Granite State Baseball Dinner: JBJ tunes out trade noise – The Union Leader

MANCHESTER — Less than two months removed from the 2015 regular season, Boston Red Sox outfielder Jackie Bradley Jr. isn’t thinking about baseball. His main focuses right now are spending time with family and fine-tuning his skills at the latest “Call of Duty” video game.

“It’s been a great offseason,” Bradley Jr. said Saturday before the Granite State Baseball dinner at the Radisson Hotel Expo Center. “(I’ve) been able to relax, see some family and hang out.”

Former St. Louis Cardinals pitcher Chris Carpenter, a three-time all-star who grew up in Raymond, and Bradley Jr. headlined this year’s dinner, which raised money for the Children’s Hospital at Dartmouth-Hitchcock, Ted Williams Foundation and New Hampshire Fisher Cats Foundation.

Bradley Jr. split 2015 between Boston and Triple-A Pawtucket but made an impact with the former from late July on. After logging 71 games over three stints with the PawSox, he recorded a season-high .354 batting average in August with Boston and finished the year with a career-high .249 average at the big-league level. Bradley Jr. notched a career-high 10 home runs and 43 RBIs alongside 43 runs scored in 74 games with the Red Sox.

The 25-year-old said repetition is what led to his improvement at the plate this year.

“The more you do things, hopefully the better you get at it,” Bradley Jr. said. “It’s just one of those things where you just want to get better every single year.”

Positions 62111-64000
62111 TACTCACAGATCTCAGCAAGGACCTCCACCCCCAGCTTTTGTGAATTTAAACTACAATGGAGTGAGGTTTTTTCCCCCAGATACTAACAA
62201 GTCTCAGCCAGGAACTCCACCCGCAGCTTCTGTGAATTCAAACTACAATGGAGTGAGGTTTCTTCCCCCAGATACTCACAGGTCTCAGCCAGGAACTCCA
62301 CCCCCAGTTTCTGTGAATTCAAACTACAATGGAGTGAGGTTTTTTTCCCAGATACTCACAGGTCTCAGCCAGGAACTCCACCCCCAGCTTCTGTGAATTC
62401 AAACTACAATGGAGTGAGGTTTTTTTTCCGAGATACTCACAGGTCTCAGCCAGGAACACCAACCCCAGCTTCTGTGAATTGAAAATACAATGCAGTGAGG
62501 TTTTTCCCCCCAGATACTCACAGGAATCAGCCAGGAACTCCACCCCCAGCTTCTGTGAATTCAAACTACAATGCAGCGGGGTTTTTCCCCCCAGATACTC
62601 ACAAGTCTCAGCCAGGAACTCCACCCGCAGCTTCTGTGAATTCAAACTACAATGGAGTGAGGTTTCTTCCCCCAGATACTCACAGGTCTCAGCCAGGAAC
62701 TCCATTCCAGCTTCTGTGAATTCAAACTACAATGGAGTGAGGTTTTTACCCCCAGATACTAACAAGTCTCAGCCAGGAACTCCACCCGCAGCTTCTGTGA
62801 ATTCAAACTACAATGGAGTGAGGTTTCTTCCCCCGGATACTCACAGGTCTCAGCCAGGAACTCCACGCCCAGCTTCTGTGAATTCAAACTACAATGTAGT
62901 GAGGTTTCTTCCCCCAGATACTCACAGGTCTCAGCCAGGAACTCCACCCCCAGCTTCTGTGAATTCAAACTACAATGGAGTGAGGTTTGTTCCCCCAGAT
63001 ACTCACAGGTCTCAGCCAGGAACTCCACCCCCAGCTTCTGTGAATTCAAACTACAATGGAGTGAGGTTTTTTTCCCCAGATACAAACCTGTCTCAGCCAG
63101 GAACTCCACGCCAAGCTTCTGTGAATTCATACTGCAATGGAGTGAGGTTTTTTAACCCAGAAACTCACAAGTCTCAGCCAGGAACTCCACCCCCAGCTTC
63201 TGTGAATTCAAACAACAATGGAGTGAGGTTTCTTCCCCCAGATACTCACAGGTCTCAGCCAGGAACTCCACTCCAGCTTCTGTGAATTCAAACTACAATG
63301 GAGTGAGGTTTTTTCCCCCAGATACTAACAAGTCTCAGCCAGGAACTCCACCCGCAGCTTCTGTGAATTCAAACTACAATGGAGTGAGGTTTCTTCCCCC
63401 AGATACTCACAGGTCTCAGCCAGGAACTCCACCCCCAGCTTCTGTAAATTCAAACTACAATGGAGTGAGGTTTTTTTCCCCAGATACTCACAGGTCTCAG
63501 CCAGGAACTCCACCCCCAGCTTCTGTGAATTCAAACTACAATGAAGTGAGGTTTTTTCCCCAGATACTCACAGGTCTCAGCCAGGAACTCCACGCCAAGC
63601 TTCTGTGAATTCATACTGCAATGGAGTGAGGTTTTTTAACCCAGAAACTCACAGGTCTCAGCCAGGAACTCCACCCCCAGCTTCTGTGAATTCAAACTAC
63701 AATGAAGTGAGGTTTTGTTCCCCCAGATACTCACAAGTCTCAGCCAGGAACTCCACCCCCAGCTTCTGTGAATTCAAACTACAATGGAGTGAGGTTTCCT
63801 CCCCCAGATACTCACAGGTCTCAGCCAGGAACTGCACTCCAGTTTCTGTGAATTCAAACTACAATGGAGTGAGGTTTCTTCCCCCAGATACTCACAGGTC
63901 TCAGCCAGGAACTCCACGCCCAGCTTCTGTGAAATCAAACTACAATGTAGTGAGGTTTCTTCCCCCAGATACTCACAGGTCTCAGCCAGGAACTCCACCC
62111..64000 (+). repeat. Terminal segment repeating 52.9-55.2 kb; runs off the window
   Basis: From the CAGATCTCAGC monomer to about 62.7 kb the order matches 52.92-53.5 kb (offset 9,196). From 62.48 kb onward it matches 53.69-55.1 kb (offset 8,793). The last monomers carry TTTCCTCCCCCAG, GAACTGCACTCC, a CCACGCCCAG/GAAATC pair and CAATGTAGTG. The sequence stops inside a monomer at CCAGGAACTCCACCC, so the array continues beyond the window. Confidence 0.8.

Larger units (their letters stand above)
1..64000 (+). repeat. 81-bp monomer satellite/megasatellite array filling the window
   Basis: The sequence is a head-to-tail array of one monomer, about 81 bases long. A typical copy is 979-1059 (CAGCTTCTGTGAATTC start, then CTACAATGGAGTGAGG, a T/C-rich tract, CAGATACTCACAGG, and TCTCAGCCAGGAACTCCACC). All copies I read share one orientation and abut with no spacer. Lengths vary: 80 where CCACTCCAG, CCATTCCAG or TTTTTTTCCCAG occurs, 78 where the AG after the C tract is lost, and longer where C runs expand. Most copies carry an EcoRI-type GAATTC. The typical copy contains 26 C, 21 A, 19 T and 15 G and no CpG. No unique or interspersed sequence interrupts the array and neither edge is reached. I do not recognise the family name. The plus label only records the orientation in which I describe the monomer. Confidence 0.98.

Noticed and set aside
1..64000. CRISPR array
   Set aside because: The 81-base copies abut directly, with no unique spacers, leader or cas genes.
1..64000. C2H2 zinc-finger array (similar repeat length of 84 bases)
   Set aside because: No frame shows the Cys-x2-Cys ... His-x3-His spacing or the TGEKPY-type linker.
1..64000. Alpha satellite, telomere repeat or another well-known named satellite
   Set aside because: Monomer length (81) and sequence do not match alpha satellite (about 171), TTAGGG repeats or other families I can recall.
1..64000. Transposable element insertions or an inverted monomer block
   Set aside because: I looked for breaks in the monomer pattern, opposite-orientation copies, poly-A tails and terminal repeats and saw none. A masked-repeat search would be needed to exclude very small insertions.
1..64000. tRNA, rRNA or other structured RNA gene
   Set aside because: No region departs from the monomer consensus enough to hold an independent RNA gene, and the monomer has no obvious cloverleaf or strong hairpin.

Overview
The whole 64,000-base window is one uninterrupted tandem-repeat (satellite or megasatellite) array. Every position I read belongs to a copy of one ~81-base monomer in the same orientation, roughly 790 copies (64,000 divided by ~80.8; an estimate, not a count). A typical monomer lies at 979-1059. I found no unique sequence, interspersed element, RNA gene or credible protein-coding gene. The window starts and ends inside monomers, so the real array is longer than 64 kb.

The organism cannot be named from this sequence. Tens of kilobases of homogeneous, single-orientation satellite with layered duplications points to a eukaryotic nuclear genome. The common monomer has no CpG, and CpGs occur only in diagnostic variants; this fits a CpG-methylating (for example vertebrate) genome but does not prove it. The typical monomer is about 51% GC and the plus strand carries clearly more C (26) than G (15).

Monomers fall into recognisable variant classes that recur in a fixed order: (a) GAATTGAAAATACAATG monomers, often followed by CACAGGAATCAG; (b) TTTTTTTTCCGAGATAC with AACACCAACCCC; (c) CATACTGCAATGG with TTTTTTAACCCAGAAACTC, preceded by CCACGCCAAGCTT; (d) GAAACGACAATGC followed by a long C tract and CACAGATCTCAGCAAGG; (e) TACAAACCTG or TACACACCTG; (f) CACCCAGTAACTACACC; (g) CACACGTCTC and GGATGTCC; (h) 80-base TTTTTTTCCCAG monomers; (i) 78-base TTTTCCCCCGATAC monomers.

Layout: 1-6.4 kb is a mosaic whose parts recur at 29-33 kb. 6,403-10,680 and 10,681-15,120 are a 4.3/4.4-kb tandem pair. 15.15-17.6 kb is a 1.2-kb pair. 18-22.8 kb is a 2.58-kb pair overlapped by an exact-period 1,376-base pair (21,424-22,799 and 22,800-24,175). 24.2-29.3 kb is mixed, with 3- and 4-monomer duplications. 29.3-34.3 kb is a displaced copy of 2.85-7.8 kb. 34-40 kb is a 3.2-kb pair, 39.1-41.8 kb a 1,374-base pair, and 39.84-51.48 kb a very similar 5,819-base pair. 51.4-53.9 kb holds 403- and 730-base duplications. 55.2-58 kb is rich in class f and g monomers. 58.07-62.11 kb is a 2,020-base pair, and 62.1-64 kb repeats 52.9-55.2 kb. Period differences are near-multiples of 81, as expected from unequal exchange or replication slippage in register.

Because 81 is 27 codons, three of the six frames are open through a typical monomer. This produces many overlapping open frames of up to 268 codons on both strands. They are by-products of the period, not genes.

The Red Sox and their fans are not the only ones who took notice of Bradley Jr.’s season. WEEI’s Rob Bradford reported Nov. 12 that the Kansas City Royals and Chicago Cubs might be interested in the University of South Carolina product.

Trade rumors are another aspect of baseball Bradley Jr. doesn’t pay attention to this time of year.

“During the offseason, I don’t really focus too much on baseball,” he said. “(I’m) just working out and getting ready for the upcoming season but other than that, it’s pretty low key.”?

Bradley Jr. did watch the Royals win the World Series and was impressed by what he saw from them against the Mets.

“You’ve got to respect a team that caliber of play,” he said. “Anytime a team wins it, whether you like them or not, you’re going to respect them… They were a very special team. It was almost like they were destined to win this year.”

Pending a transaction between now and April, Bradley Jr. will try to help the Red Sox capture their ninth championship next season, their last opportunity to do so with David Ortiz. The 40-year-old designated hitter announced this past week that he will retire after Boston’s 2016 campaign.

Bradley Jr. said Ortiz helped him learn what it means to be a professional baseball player.

“I think that’s one of the most important things as a young player that you can learn from a veteran guy is how to approach the game a certain way,” said Bradley Jr. “He has a lot of knowledge and he’s willing to share it with you.”

Until he joins Ortiz and the rest of his teammates for spring training, you’re more likely to spot Bradley Jr. with a Playstation controller in his hands than a Louisville Slugger.

“Downtime is just as important as the time when you’re ready to go so (it’s about) being able to find a happy medium,” he said.


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